Genre: Comedy, Drama

Actor: Aarre Karén, Antti Reini, Clas-Ove Bruun, Elina Salo, Esko Nikkari, Kaija Pakarinen, Kari Väänänen, Kati Outinen, Markku Peltola, Mato Valtonen, Matti Onnismaa, Ona Kamu, Outi Mäenpää, Pentti Auer, Rose-Marie Precht, Sakari Kuosmanen, Silu Seppälä, Sulevi Peltola, Tero Jartti, Vesa Mäkelä

Director: Aki Kaurismäki

In what is only his second feature, Greek director Christos Nikou crafts a singular universe that is orderly and enticing. The dystopian premise that you can now scientifically test for love may be bizarre, but it answers to one of the biggest anxieties humans share. That said,  this particular world feels so close to ours today, that you want to dive right in it, weirdness and all. Even the topos of the love clinic, where couples get evaluated and take on exercises before they take the test is framed as a space for hope. There's no underlying cynicism in Nikou's film, which is perhaps the most surprising fact about it; on the contrary, longing—however painful it may be—abounds and seeps through the carefully composed images of shared doubt and suspect intimacy. Last, but not least, the chemistry shared by Buckley-Ahmed-White is nothing short of explosive.

Genre: Comedy, Drama, Romance, Science Fiction

Actor: Albert Chung, Amanda Arcuri, Annie Murphy, Avaah Blackwell, Clare McConnell, Jeremy Allen White, Jessie Buckley, Jim Watson, Juno Rinaldi, Katy Breier, Luke Wilson, Mish Tam, Nina Kiri, Riz Ahmed, Tameka Griffiths, Varun Saranga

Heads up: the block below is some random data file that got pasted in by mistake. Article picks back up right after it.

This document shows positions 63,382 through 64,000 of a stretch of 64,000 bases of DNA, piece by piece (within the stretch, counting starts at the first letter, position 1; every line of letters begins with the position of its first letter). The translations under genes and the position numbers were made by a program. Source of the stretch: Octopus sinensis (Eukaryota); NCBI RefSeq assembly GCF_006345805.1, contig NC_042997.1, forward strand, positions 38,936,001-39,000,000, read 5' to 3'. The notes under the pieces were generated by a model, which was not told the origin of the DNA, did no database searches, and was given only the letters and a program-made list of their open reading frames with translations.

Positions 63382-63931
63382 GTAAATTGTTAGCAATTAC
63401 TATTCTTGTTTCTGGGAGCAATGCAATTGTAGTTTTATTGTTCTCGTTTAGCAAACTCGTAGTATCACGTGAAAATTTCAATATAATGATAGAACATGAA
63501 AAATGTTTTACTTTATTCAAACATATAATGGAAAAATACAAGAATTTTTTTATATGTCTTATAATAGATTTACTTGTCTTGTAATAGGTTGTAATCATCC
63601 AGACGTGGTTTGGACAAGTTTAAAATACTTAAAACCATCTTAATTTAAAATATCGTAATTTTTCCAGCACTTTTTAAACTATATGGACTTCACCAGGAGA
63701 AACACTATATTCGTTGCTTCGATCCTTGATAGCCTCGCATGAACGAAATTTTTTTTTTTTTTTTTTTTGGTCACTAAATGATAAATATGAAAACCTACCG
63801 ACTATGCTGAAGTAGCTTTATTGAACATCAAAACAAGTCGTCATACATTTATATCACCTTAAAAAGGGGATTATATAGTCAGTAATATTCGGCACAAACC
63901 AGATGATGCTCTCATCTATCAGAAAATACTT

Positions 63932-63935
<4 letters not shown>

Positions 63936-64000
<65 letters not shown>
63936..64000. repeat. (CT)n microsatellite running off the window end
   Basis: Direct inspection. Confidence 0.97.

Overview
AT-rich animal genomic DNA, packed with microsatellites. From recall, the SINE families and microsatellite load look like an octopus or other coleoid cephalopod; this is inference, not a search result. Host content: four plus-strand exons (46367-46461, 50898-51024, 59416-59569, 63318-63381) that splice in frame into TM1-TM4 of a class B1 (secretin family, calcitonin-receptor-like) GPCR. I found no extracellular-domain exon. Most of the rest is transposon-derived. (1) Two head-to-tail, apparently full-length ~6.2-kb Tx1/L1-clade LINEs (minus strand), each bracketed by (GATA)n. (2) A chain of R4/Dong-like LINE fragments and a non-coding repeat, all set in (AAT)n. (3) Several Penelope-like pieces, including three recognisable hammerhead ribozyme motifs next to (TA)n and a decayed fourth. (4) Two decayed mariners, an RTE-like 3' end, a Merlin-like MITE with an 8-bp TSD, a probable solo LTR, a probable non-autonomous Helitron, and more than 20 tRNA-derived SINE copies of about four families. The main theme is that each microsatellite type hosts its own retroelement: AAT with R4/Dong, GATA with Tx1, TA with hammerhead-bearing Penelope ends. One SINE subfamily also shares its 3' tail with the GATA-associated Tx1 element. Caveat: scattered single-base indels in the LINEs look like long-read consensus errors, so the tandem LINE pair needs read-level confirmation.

Director: Christos Nikou

Rating: R

The agonizing tug of war between dogma and desire is sharply illustrated in writer-director Laurel Parmet’s feature debut, set inside the claustrophobic confines of a conservative Christian community in Kentucky. Seventeen-year-old Jem (Eliza Scanlen) is at the age her elders believe is the right time to start thinking about a lifelong partner — a choice they’ve pretty much already made for her by setting her up with the pastor’s youngest son. But it's his brooding older brother, married youth leader Owen (Lewis Pullman), who catches Jem’s eye.

The attraction is returned — but, while The Starling Girl does subtly indicate the toxicity of their relationship, it never lets this point eclipse either the more interesting coming-of-age story at its heart or its keen exploration of the wholesale damage that the cult-like church has done to all of its congregants (including Owen). While some of those threads threaten to distract the film’s focus away from its greatest strengths at times, the anguish of that central tussle between Jem's burgeoning sexuality and her otherwise rigidly controlled existence is brought to aching life by sensitive writing and direction and a brilliantly complex lead performance — qualities that ultimately win out to let The Starling Girl fly.

Genre: Drama

Actor: Austin Abrams, Claire Elizabeth Green, Eliza Scanlen, Jessamine Burgum, Jimmi Simpson, K.J. Baker, Kieran Sitawi, Kyle Secor, Lewis Pullman, Wrenn Schmidt

Director: Laurel Parmet